Day 3: How to Fish Creeks for Crappie in the Wintertime with Kennieth Pierce

February 14, 2019

Editor’s Note: Thirty-five year-old Kennieth Pierce of Quinlan, Texas, fishes Lake Arlington in the Dallas/Fort Worth metroplex as his home lake. Pearce’s daddy started him crappie fishing when he was 5-years old.

During the winter months, I like to fish the only creek coming into Lake Arlington. The crappie usually will be there from November until the end of January. During that time of the year, I’m looking for the deepest holes in the creek channel, which is only about 6-8 feet deep. I’m searching for holes that are 10-12 feet deep. When the weather is really cold, I’ll target the crappie holding in the deep holes.

Sometimes, I’ll fish the creek from the bank casting a slip cork and jig. I use a 7’6” ACC Crappie Stix casting rod. I’ll have a slip cork up the line and a jig tied on the bottom of the line. I’ll cast my jig out to the hole and twitch the cork and jig back to the bank, until I locate exactly where the fish are holding. Before I had a boat, I learned from my dad and uncles where the deep holes were in the creek. I guess that’s my heritage. The numbers of years I’ve fished from the bank with my dad and uncles causes me to want to fish from the bank, when I fish the creek during the winter months. The bank fishing is open to everyone. But as long as you don’t tell other anglers where you’re fishing the bank, and when the crappie are in the creek, you generally won’t have company fishing close to you. The wintertime crappie in the creek will be 10-13 inches long. You can’t keep a crappie less than 10 inches. I’ll often catch 20 or 30 wintertime crappie and have 10 keepers in that number of fish.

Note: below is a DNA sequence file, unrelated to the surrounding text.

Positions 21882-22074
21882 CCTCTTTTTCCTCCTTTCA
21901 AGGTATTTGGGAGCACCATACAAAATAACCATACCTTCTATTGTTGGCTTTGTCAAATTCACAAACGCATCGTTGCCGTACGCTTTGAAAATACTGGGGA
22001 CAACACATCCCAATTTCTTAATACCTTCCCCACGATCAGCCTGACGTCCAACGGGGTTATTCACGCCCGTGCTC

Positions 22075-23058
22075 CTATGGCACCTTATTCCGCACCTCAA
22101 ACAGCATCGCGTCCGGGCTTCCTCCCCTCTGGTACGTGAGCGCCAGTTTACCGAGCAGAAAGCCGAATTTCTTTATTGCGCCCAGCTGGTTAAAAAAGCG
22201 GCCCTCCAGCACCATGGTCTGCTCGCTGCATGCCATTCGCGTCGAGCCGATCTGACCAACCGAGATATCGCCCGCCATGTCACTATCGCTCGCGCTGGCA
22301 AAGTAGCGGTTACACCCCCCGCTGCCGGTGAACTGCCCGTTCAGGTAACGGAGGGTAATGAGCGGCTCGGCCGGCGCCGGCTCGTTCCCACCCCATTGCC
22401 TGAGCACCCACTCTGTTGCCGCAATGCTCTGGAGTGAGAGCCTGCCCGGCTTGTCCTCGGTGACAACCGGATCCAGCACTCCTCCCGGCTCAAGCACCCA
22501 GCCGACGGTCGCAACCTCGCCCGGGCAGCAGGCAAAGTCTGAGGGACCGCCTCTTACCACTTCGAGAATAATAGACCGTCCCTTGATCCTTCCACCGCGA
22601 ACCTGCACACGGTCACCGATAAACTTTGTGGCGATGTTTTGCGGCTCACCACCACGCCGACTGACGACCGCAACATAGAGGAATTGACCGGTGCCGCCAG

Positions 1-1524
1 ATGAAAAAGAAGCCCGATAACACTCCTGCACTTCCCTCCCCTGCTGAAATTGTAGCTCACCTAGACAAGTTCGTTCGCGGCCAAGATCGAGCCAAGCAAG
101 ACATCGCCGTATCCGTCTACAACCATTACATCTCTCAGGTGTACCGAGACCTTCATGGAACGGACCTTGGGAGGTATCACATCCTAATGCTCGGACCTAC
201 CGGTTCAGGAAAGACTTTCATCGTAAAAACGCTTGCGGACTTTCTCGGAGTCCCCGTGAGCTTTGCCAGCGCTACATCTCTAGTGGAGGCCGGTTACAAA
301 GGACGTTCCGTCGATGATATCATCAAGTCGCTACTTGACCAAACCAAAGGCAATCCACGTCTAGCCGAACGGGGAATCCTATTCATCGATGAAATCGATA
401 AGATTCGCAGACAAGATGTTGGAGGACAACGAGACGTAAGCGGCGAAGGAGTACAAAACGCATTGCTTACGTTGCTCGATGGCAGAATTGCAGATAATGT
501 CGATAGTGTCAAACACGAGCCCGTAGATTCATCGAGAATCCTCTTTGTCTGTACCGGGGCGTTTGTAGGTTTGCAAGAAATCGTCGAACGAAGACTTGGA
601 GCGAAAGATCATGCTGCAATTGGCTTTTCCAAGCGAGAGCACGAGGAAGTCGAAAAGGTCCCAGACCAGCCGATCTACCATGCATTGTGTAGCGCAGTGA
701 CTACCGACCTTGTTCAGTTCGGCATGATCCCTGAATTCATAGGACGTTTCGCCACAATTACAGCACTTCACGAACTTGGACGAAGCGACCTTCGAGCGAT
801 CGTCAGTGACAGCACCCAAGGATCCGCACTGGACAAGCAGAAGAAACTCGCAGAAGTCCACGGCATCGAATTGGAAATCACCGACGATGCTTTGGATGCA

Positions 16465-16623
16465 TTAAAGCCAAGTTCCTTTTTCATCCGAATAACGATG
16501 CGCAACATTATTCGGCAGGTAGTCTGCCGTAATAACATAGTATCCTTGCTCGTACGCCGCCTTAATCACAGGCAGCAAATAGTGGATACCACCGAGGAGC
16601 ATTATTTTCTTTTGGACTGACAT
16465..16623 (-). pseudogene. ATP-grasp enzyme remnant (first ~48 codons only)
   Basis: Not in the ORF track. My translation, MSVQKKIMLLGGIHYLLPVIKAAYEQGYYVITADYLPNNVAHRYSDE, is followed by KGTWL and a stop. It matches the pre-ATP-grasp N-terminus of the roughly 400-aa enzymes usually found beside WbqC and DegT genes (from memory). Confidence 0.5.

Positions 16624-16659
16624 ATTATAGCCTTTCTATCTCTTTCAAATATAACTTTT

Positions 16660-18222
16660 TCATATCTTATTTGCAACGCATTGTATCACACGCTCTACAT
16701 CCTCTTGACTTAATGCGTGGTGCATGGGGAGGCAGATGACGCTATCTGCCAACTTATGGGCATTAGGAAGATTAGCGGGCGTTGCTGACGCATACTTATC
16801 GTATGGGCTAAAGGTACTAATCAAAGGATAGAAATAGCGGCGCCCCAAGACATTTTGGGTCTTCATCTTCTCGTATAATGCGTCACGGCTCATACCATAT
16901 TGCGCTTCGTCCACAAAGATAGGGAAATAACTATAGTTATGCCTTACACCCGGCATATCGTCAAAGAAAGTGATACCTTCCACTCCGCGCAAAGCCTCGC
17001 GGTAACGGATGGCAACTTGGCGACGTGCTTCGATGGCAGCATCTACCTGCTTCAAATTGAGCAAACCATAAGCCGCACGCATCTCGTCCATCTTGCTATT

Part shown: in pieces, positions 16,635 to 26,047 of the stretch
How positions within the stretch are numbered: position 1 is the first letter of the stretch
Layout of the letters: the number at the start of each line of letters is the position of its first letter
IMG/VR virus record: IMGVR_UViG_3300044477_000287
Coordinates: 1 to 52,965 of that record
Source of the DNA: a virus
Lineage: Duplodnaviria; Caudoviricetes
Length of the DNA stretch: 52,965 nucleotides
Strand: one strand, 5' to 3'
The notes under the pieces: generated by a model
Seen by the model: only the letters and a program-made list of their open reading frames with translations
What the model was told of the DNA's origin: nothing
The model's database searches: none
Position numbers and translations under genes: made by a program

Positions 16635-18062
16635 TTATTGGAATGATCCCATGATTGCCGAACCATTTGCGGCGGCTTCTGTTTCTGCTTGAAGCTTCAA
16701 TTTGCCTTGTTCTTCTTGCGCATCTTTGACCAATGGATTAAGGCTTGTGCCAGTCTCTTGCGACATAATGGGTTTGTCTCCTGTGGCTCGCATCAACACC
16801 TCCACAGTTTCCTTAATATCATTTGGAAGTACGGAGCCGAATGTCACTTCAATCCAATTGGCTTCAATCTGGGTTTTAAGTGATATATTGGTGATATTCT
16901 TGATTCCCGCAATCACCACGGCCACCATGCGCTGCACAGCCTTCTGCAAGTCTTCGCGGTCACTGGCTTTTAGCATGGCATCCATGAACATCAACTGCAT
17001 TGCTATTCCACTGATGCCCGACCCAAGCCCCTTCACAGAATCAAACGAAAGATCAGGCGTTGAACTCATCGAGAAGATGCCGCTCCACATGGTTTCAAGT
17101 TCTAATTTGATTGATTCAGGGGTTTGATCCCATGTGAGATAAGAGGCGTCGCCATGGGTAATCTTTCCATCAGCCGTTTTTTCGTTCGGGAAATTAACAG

Every now and then you’ll catch a school of sand bass (white bass) coming through the creek, but the main fish we catch out of the holes are crappie and catfish. The cats we catch are mostly channel cats, but I did catch a 22-pound flathead cat fishing from my boat. I have a video of the catch on my YouTube channel – hookcitytv


To see how and where Kenneth Pearce fishes, go to his YouTube channel at hookcitytv

( and watch some of his videos. Most of his videos are crappie fishing, but he has several videos on bluegill fishing too.